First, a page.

Endure (Defy, #3)

endure-defy-3-sara-b-larsonFirst Lines: My father taught me that the only way to ensure your subjects’ loyalty is to make them fear you.  He used cruelty and terror as tools to ensure his power.

When I first discovered this series about a year ago, I ate it up.  Then I had to wait almost a whole year to read this one, the finale.  And I was terribly afraid that I wouldn’t like it as much as I did the first book.  Don’t you just hate that?  But I had to read it anyway.

*Potential Series Spoilers Ahead*

Finally, Alexa and Damian are engaged.  But that does not mean their lives are suddenly happily-ever-after.  Antion is under siege, Rylan is a prisoner in Dansii, and Alexa is still under the influence of Rafe, the Dansiian sorcerer.  One word from Rafe, and she could be forced to kill Damian.  Still, Alexa is determined to save Rylan, who is deep in enemy territory.  When she arrives, things are worse than she could have predicted.  An army of black sorcerers await word from King Armando to destroy the world as Alexa knows it.  Will she be able to save Rylan and protect her friends and homeland?  Will there ever be peace?

What I really admire about this series is Alexa’s strength.  I mean, it started out feeling like a fantasy version of Mulan, but it’s gone to so much more than that.  Alexa continually outperforms, outwits, and outlasts male competition all the time.  Finally, by this book, people aren’t underestimating her anymore.  But what’s really neat is that Alexa’s strength is starting to rub off on other female characters, who also want in on the action now.  I loved seeing that.

I mentioned in a previous review that Alexa has something of a martyr complex.  If someone’s in trouble–no matter who–she basically feels like she’s responsible and needs to throw herself into danger for them. It’s still a little annoying, but I’ve also come to accept that that’s Alexa’s character, so it doesn’t bother me as much.  Still, I wish she’d learn that sometimes, other people are capable of getting themselves out of trouble.  She doesn’t need to save everyone.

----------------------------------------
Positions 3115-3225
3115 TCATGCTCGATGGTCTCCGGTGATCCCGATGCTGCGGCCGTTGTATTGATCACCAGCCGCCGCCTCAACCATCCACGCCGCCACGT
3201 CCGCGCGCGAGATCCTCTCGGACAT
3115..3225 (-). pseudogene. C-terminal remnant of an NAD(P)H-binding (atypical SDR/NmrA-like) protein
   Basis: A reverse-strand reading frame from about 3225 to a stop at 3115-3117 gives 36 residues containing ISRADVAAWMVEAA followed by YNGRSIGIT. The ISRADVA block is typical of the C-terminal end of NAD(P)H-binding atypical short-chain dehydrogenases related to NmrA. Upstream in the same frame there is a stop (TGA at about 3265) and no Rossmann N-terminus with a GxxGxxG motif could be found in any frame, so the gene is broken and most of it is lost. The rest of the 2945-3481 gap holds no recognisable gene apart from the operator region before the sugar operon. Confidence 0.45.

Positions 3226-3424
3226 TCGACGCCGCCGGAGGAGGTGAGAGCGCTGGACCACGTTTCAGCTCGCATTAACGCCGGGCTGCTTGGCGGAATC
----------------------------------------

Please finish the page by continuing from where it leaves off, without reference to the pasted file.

Perhaps one of the most interesting characters in this book was King Armando, the mad king of Dansii.  He had such a big personality and, you know, may have been a few fries short of a Happy Meal.  But that made him intriguing and unpredictable because crazy people aren’t exactly known to be rational.  If he hadn’t been evil, I might have really liked him as a character.

The beginning of the book was a little slow as I sank back into the world of Antion and sorcerers (a part of the story I had completely forgotten), but it eventually got a lot faster.  The action picked up nicely and I soon became very interested in what happened.  Lot of fighting, lots of heartbreaking moments, and lots of epicness.  Oh yes, I went there.

At the same time, though, the ending wasn’t terribly original.  It took a few daring changes, I’ll give it that, but they were also the daring chances I’ve more or less come to expect from final showdowns.  You know what I mean?  At this point, there’s very little that can surprise me in an ending.  (Allegiant, so far, has been the best in that regard.)

Anywho, it’s a pretty good conclusion to this series.  Especially if you’re looking for fights and a lot of violence from a madman.


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